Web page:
Academic Hospital Maastricht (azM) part of Maastricht Universitair Medisch Centrum (MUMC+) extends asset management with positioning technology to provide complete healthcare
If you ask an average person to describe a hospital they will probably come close to the definition in for example the Cambridge dictionary: “A place where people who are ill or injured are taken care of by doctors and nurses.” We also may be stunned by reading in the newspaper about research that delivered treatment for a disease that seemed for a long time incurable. And to be honest for most people that is probably all they want and, hopefully, need to know about a hospital. Most of us will not consider the important part technology can play in how doctors and nurses take care of people in a hospital.
Technology supports health-care and its complex environment
At Maastricht UMC+ (MUMC+) they know that technology can develop the way healthcare is delivered and can give a better grasp of the complex environment healthcare takes place in. MUMC+ is in The Netherlands the only University Hospital that combines academic research with a regional operating hospital. In 2011 it had 715 beds and more than 6000 employees. It opts for an integrated approach to healthcare and likes to offer a maximum range of services to as many patients as possible.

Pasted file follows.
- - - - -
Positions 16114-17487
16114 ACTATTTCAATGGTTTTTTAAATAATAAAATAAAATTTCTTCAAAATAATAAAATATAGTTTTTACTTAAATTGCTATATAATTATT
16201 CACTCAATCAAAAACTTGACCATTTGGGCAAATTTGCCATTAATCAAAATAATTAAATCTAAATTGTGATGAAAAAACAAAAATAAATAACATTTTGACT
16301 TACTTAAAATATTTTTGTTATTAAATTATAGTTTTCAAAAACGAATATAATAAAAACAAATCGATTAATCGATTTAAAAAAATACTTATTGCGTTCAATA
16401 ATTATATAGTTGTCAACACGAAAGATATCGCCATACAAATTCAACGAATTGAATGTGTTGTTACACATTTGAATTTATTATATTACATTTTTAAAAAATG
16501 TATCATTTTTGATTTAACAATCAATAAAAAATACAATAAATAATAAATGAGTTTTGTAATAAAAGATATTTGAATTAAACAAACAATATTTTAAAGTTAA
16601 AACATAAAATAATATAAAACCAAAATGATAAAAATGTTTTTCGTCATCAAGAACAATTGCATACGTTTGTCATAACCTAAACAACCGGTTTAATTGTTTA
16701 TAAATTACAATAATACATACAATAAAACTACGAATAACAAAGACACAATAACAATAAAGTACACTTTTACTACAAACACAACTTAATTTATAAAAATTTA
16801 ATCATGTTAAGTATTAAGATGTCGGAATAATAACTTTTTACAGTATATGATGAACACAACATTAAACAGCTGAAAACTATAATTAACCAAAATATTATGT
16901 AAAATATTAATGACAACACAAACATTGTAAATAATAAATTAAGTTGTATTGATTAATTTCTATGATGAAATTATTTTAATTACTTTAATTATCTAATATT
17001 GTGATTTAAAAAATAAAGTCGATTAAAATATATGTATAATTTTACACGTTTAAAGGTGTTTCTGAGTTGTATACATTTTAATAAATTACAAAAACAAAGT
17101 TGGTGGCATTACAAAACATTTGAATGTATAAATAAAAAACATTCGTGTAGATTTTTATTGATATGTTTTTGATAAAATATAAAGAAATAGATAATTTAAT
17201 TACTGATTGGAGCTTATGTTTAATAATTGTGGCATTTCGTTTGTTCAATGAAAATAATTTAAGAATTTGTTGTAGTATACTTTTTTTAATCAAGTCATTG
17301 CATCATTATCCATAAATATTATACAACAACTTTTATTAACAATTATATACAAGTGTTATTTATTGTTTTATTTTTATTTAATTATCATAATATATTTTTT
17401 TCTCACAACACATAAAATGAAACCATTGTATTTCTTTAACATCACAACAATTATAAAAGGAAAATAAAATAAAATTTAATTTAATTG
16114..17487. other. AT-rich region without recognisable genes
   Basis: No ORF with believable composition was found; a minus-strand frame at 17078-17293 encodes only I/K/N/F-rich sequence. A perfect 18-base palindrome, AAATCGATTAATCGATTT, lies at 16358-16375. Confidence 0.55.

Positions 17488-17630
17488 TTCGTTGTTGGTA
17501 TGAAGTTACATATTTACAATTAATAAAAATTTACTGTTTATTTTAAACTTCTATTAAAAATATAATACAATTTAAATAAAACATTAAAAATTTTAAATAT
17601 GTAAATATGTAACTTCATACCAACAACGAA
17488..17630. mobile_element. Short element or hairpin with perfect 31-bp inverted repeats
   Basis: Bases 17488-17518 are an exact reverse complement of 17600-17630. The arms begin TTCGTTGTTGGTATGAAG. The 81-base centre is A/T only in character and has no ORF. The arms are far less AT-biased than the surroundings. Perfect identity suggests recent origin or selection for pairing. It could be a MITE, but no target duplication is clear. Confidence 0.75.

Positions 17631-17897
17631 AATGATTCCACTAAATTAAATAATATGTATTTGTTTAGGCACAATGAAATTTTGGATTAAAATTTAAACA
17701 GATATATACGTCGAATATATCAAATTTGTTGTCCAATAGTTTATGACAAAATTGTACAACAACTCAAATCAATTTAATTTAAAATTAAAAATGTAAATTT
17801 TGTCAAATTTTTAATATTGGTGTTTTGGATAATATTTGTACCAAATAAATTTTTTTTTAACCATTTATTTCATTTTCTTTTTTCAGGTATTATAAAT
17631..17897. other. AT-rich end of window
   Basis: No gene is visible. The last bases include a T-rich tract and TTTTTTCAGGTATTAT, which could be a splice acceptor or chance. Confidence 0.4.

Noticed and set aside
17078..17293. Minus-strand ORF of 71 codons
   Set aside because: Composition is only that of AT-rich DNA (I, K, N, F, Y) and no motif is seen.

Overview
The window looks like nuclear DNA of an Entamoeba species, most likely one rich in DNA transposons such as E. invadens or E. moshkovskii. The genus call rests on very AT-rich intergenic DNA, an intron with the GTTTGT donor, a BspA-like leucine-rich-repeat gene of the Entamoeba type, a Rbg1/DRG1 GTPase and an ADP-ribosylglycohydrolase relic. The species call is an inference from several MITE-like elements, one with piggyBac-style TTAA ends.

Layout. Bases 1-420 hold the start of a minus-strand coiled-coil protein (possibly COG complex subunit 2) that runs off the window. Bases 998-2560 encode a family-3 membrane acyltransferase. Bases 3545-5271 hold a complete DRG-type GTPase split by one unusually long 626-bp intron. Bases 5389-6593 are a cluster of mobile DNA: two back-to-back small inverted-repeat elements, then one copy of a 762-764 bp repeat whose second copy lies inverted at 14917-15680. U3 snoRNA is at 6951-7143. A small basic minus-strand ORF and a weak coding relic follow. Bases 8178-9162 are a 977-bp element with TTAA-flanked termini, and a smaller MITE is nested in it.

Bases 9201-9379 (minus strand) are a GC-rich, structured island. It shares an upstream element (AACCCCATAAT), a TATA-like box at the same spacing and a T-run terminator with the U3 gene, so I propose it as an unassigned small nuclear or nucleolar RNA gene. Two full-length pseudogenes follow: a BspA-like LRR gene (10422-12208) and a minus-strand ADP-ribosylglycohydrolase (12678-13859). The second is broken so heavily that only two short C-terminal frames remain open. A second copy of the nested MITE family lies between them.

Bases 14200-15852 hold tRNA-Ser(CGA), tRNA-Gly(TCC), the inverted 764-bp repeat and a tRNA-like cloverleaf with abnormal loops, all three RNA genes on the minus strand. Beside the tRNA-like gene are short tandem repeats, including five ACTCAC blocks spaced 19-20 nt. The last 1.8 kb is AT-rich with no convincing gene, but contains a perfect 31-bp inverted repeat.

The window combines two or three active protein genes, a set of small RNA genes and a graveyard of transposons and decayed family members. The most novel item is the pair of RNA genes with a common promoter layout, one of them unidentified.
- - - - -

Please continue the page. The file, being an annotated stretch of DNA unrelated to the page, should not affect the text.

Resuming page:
The project roaming detection at the child care department is one of the great examples where new technology increases the service level the hospital provides. Frank Meuwissen and Ger Schrouff (Department of clinical engineering) implemented together with MACS and IBM a solution to locate and position children preventing them to wander to areas where they are not allowed. MUMC+ is the first hospital to use this advanced solution that combines IBM Maximo Asset Management, IBM Real-Time Asset Locator (RTAL) and Soni-tor Ultrasound Technology.
The use of positioning and locating technology
“The positioning and locating technology allows MUMC+ to better grasp ‘all that can be on the fly’ such as devices, patients and employees,” Ger Schrouff explains. It allows the hospital to improve schedules and better utilises resources. Franks Meuwissen clarifies: “A hospital possesses quite a number of devices that are used on a daily basis. A good example is infusion pumps to administer medicines. Our Board of Directors requested to investigate how the use of infusion pumps can be organised more efficiently to enable the MUMC+ to reduce the total number of infusion
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